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Mol Cell Proteomics. 2007 Nov;6(11):1896-906. Epub 2007 Aug 29.

Profiling phosphoproteins of yeast mitochondria reveals a role of phosphorylation in assembly of the ATP synthase.

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  • 1Rudolf Virchow Center/Deutsche Forschungsgemeinschaft Research Center for Experimental Biomedicine, Universität Würzburg, D-97078 Würzburg, Germany.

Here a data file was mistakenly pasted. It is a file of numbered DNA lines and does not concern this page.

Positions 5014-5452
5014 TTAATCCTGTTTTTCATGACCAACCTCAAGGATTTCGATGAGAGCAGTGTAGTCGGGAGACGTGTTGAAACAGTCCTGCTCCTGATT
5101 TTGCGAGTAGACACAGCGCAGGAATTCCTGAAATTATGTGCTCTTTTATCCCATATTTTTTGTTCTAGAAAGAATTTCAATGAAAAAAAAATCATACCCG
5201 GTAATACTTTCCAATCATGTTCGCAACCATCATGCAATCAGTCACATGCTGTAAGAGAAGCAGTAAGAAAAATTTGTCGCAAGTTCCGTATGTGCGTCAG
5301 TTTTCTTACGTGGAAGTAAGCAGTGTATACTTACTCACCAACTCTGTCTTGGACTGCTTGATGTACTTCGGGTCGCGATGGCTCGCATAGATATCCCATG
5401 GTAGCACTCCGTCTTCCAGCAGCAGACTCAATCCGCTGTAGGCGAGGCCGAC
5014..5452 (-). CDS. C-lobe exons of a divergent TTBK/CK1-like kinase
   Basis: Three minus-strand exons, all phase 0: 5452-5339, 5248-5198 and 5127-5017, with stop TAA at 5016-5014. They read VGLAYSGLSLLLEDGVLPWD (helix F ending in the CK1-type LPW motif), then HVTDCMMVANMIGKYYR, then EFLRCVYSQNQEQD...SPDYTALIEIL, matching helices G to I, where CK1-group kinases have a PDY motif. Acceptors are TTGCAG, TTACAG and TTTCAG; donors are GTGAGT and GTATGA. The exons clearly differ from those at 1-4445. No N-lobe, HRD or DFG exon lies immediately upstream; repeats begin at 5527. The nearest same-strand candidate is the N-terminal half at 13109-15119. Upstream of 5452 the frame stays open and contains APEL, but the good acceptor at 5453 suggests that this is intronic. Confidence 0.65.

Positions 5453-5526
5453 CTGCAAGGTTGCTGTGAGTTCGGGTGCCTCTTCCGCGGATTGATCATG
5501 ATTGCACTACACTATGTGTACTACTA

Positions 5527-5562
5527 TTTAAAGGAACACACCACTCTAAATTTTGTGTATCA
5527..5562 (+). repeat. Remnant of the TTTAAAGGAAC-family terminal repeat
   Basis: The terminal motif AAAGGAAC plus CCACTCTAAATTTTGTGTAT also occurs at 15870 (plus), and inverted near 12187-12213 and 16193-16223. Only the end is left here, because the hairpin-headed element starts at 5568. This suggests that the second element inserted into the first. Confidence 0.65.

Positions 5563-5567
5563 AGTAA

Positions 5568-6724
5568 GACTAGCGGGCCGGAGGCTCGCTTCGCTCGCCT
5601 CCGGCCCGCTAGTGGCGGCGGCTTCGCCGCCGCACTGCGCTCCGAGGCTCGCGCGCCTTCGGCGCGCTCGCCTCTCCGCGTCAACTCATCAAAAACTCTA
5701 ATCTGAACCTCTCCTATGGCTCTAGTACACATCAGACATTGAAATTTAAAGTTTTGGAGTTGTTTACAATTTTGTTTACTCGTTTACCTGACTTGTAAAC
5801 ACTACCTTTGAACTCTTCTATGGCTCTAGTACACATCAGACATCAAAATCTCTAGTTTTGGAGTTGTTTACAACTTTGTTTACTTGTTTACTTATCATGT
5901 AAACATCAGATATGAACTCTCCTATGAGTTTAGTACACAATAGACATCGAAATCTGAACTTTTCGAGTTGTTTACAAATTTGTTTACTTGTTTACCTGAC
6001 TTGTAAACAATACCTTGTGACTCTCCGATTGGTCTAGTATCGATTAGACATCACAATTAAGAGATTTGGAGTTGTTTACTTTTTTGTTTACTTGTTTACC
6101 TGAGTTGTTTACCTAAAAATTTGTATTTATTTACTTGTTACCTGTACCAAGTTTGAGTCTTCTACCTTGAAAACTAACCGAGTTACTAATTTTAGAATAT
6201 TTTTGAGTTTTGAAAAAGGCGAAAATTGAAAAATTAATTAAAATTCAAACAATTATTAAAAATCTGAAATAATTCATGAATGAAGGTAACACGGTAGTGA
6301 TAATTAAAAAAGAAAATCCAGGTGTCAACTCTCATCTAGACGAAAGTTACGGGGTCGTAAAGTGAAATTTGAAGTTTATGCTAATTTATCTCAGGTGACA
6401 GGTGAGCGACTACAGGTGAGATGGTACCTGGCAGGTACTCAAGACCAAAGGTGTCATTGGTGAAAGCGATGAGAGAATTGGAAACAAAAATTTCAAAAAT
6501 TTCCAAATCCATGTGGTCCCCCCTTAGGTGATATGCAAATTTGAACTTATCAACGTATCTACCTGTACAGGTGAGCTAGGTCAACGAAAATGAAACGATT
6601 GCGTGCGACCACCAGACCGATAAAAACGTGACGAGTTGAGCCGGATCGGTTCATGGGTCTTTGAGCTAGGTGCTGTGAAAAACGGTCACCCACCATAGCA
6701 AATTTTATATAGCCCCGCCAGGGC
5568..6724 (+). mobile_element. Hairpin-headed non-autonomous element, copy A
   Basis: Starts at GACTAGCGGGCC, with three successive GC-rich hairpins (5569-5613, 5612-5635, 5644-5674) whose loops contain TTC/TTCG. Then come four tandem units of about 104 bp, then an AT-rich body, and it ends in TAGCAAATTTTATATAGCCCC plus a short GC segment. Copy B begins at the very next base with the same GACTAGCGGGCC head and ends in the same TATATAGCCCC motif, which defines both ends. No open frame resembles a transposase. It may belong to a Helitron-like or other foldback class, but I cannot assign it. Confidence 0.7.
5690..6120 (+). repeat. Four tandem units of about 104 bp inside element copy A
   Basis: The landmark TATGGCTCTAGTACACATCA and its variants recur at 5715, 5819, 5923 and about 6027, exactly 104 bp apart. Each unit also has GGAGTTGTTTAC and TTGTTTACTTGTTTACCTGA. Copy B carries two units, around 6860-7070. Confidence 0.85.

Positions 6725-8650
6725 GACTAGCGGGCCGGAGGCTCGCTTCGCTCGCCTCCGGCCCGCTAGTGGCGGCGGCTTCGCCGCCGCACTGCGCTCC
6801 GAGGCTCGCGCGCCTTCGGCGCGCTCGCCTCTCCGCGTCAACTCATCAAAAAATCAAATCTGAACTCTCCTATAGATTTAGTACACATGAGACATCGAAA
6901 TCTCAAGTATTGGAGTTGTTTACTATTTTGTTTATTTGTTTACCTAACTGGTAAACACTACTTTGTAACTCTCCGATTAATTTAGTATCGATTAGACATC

Mitochondria are crucial for numerous cellular processes, yet the regulation of mitochondrial functions is only understood in part. Recent studies indicated that the number of mitochondrial phosphoproteins is higher than expected; however, the effect of reversible phosphorylation on mitochondrial structure and function has only been defined in a few cases. It is thus crucial to determine authentic protein phosphorylation sites from highly purified mitochondria in a genetically tractable organism. The yeast Saccharomyces cerevisiae is a major model organism for the analysis of mitochondrial functions. We isolated highly pure yeast mitochondria and performed a systematic analysis of phosphorylation sites by a combination of different enrichment strategies and mass spectrometry. We identified 80 phosphorylation sites in 48 different proteins. These mitochondrial phosphoproteins are involved in critical mitochondrial functions, including energy metabolism, protein biogenesis, fatty acid metabolism, metabolite transport, and redox regulation. By combining yeast genetics and in vitro biochemical analysis, we found that phosphorylation of a serine residue in subunit g (Atp20) regulates dimerization of the mitochondrial ATP synthase. The authentic phosphoproteome of yeast mitochondria will represent a rich source to uncover novel roles of reversible protein phosphorylation.

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